Doing what you love, despite the fact that you make no money, is great, at first. You are the one who isn't getting taken for a fool. While the rest of the world is running around being miserable building their financial future - taking out mortgages, making down payments on trucks, going on vacations in vehicles that fly - you chuckle to yourself in the knowledge that the value of these things is spurious. After all, the only true wealth is spending your days doing something you enjoy. When you love what you do, your life is a vacation. You don't need a new truck so long as your current clunker still rolls, and mortgages are silly when you'd be willing to live in a medium sized box or shipping container if necessary.
If you decide to eschew material possession and pursue your scantily paid passion for a living have indeed made a wise choice. Of course, one day, in your late twenties, you wake up one morning actually living in a box, and this box is filled with people who have real needs. There's a wife who would actually like a vacation and maybe a car that works. There's a baby crawling around with a hunger for tuition money and possibly some yams.
Finally, there is you. You have a growing recognition that perhaps it isn't a good thing that you still wear the same clothes you had in college. You are becoming painfully aware that some of your sucker, rat race friends have stuff, stuff like finished basements, 401-k's, and actual beds where the metal railings don't show. A chill runs up your spine. This is the touch of the spectral hand of adulthood, a hand that is about to choke the shit out of you. You need money, a bunch of it. You now realize that you haven't permanently avoided the rat race, you're just a late entry, and you have miles of running to do if you want to get back on the lead lap.
At one point or another, this is the situation where most Olympian/ Olympic level wrestlers arrive. For years they have been lost in the romance of dreaming the impossible dream, of striving beyond their limits, of living out their love affair with wrestling. Now this is over, and cruel life is forcing them to go out and earn money in a world where their accomplishments on a mat mean comparatively little. This is a world of probable boredom, possible pot bellies, and no more of the sweet thrill of competitive combat.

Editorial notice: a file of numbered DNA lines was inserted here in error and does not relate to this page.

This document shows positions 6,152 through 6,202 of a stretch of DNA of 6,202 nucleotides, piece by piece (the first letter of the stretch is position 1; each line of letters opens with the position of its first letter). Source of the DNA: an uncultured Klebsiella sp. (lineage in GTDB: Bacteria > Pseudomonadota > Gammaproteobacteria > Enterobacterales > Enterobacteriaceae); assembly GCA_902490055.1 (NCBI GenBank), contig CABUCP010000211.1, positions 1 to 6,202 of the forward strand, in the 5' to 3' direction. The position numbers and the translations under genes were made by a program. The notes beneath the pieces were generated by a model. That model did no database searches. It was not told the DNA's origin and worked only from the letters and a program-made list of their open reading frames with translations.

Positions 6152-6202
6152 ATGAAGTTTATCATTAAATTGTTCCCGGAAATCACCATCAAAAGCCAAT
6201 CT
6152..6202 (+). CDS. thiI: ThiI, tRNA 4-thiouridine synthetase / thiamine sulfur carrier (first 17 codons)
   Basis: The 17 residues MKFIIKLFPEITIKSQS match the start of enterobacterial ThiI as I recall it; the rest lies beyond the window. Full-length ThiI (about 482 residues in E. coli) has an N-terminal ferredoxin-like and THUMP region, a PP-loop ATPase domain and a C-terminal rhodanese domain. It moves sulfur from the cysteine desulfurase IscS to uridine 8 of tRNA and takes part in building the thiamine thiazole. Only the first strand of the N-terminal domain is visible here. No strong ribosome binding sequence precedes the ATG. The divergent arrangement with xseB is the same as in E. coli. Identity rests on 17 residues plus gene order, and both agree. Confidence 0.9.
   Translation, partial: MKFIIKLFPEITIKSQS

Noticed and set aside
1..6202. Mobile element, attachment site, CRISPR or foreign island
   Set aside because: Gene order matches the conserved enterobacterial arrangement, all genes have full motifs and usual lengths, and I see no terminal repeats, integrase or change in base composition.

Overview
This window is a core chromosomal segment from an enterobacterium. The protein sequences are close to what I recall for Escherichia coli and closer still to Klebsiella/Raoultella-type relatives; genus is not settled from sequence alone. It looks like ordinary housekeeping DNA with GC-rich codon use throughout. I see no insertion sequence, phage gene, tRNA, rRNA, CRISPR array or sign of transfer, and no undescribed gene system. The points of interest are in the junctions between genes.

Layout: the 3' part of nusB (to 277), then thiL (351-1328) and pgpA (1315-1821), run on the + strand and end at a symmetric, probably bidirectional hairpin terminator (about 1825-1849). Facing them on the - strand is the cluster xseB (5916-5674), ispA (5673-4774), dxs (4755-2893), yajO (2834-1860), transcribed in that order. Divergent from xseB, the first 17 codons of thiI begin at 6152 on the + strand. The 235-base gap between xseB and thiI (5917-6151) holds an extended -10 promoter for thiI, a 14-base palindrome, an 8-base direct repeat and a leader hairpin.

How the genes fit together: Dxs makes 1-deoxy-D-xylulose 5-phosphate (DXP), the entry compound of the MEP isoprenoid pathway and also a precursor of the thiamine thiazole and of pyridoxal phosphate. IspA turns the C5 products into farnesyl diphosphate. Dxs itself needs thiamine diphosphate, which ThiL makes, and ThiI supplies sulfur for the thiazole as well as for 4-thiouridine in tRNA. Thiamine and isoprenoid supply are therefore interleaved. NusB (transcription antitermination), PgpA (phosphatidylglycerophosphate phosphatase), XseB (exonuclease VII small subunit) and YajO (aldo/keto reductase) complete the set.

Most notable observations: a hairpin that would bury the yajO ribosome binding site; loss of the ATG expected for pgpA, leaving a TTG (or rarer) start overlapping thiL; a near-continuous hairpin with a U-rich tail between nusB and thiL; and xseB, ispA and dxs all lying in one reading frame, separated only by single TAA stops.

Or is it? There just might be a way out. A way to continue winning matches along with bread, if only for a while longer. This escape from a life of business casual banality is called MMA. More specifically, it is called Bellator.
Three times now, Bellator has served as a way for newly retired Olympic level wrestlers to apply their considerable wrestling skills and earn sizable and quick paychecks. Two of them, welterweight champion, Ben Askren and Joe Warren, are still getting paid by the organization. The third, Cole Konrad, would almost assuredly still reign as the heavyweight champion had he not decided to go full time into the dairy industry. With this track record of success, it was only a matter of time for the newly retired 2012 Olympic wrestling hopefuls to start calling Bjorn Rebney's number (Note, I excluded Mike Chandler from this list as he never was a real Olympic aspirant).
Tonight, Shawn Bunch, the first of these 2012 Olympic hopefuls, takes to the cage as a bantamweight in Bellator. I wrote extensively about Shawn and his wrestling when his signing to Bellator was announced. Now we get to see if I was right.
Shawn will win tonight, and he will do so by relying largely on his wrestling. This is a simple and safe prediction. I doubt he has been practicing other martial arts long enough to finish the fight on his feet or by submission. The arc of Shawn's career will likely resemble that of longtime UFC welterweight, and fellow Edinboro Fighting Scot with a comparable level of wrestling skill, Josh Koscheck. Shawn's early fights might not be aesthetically pleasing, but he will win early and often, with only a couple of setbacks. In a couple years, Shawn will have rounded out his skill set enough to be considered one of the world's best MMA bantams.
While Bunch has accomplished so much as a competitor, he always came maddening close to fulfilling his ultimate goals only to fall heartbreakingly short. Shawn was a runner up at the NCAA championships and the Olympic trials special wrestle off, losing in both to opponents he had beaten in the past. At least Bellator might provide him the opportunity to earn the title of champion.
At a minimum it will give him a chance to maintain the life that he loves and earn a sizable check or two in the process; it will also provide him the chance at true wealth, a job he actually enjoys.